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Hire Matheny, or else?

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City Councilman Mike Barber

Did Mike Barber try to make Downtown Greensboro Inc. an offer it couldn’t refuse?

DGI’s acting head, Cyndy Hayworth, says yes — that the veteran city councilman leaned on her, like some tough guy in a black-and-white movie, and, in so many words, told her the center-city booster group should hire fellow City Councilman Zack Matheny as its next CEO. Or else.

“I received a call and was given an ultimatum or a deadline,” Hayworth said in an interview Friday with reporter Joe Killian and the News & Record editorial staff. “The parameters around that were, ‘If you make a decision on the hiring of a CEO by a certain time, then the City Council would not vote to stop funding to DGI.’ ”

Barber gave her only hours to decide, Hayworth said. That made her “furious,” she said, and she chose not to call Barber back.

Barber insists he did no such thing. “I said that we’re getting ready to roll into our budget period, and we are going to reduce funding for organizations,” Barber told Killian last week. “I told her, ‘If you go through a long search process, then you’re going to put your selection into or after our budget process, and I believe your funding will be cut. I believe the majority of council will want to do that.’ ”

Barber said he told Hayworth that a long search for a new CEO wasn’t necessary and wouldn’t be in DGI’s best interest. So, why not go ahead and hire Matheny?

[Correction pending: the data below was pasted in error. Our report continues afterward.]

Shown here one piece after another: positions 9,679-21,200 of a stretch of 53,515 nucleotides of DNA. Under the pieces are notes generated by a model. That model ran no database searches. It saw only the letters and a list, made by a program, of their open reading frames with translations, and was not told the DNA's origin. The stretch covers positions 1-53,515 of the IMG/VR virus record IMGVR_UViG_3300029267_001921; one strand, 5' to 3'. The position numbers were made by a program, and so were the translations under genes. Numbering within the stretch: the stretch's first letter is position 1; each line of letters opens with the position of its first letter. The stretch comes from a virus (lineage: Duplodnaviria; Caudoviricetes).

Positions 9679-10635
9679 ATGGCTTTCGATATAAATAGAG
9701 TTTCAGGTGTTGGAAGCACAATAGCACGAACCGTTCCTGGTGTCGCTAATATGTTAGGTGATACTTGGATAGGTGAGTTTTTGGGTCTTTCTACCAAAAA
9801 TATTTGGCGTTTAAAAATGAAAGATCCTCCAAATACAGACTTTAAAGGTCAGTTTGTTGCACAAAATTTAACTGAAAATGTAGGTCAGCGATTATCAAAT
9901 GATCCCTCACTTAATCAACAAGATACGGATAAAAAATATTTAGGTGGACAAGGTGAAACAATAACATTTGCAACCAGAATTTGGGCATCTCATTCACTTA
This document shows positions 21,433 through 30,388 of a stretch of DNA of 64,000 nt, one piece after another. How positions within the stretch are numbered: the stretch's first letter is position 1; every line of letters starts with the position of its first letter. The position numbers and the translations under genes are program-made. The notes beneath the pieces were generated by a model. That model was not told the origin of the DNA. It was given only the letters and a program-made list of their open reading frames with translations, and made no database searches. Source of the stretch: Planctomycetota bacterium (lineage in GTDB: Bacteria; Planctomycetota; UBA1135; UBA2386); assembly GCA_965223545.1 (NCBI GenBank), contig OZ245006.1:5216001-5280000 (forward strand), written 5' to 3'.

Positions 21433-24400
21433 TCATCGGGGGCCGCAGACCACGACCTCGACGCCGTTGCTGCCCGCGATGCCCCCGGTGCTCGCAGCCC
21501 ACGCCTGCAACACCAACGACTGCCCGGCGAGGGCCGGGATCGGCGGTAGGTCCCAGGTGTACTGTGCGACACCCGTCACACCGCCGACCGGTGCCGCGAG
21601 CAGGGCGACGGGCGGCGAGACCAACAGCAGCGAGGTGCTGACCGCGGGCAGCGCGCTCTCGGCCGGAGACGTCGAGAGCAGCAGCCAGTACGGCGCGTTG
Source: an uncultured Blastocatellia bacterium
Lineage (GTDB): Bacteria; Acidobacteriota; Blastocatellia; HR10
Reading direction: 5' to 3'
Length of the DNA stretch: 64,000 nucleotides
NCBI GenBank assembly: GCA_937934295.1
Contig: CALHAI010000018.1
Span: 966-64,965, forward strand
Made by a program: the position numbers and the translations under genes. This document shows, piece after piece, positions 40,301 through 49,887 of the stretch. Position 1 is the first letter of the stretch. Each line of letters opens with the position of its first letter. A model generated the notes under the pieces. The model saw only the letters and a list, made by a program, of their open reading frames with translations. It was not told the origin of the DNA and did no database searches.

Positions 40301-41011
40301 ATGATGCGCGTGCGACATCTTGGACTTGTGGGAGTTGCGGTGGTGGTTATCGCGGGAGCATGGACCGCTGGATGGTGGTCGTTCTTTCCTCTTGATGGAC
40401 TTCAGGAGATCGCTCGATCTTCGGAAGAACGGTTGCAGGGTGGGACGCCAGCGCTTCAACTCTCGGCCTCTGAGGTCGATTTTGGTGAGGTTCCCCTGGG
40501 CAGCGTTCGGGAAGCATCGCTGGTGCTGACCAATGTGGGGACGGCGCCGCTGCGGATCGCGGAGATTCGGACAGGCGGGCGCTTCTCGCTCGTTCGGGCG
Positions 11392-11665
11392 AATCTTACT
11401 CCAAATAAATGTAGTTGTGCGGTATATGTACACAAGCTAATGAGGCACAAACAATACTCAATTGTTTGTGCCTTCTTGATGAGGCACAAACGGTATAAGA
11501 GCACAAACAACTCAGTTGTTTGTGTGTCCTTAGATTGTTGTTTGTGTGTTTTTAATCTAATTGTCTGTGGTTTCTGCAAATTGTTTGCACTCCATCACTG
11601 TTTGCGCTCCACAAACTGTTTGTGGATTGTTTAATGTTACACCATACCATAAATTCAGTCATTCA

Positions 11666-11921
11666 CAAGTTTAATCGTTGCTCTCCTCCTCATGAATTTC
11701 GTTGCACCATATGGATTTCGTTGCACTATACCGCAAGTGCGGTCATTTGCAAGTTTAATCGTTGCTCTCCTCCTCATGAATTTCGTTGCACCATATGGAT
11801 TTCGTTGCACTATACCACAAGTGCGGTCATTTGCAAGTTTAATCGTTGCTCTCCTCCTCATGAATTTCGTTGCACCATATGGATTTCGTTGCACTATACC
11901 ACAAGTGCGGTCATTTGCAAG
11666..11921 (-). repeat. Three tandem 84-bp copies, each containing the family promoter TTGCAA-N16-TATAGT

It’s hard to sort out what, or whom, to believe. Some say Hayworth has ulterior motives and is angling for the CEO job herself. But she didn’t come to the News & Record; we sought her out after hearing rumors of the Barber call. Only then did she and DGI board Chairman Gary Brame meet with the News & Record.

But one thing is clear: DGI still suffers from an identity crisis. Even as the faces change, the strained relationship between the City Council, which provides most of the group’s funding, does not. DGI remains plagued by a muddled message from city leaders about what it is supposed to be and do. That makes it nearly impossible for any DGI leader to succeed.

Former CEO Ed Wolverton was forced out in 2013 amid complaints from city leaders that DGI was ineffective. Jason Cannon was hired to replace Wolverton —with input from the council. He resigned under pressure after barely two years in the job. This suggests a deeper problem. A frustrated Hayworth last week described DGI “as a ship out in the ocean without a rudder.”

Number two, whatever Barber said to Hayworth, it was grossly inappropriate for him to lobby on a fellow council member’s behalf. He did Matheny no favors with his call on April 7 to Hayworth. If Matheny is the best candidate for the job, the selection process should bear that out with no help or interference from Barber — or any other council member.

Finally, it should be telling that fewer people than you can count on one hand — three — have applied for this position, which you would think should attract a deep field of strong candidates. When Cannon was hired in 2013, he was one of five finalists culled from a field of 42.

That ought to tell us something.

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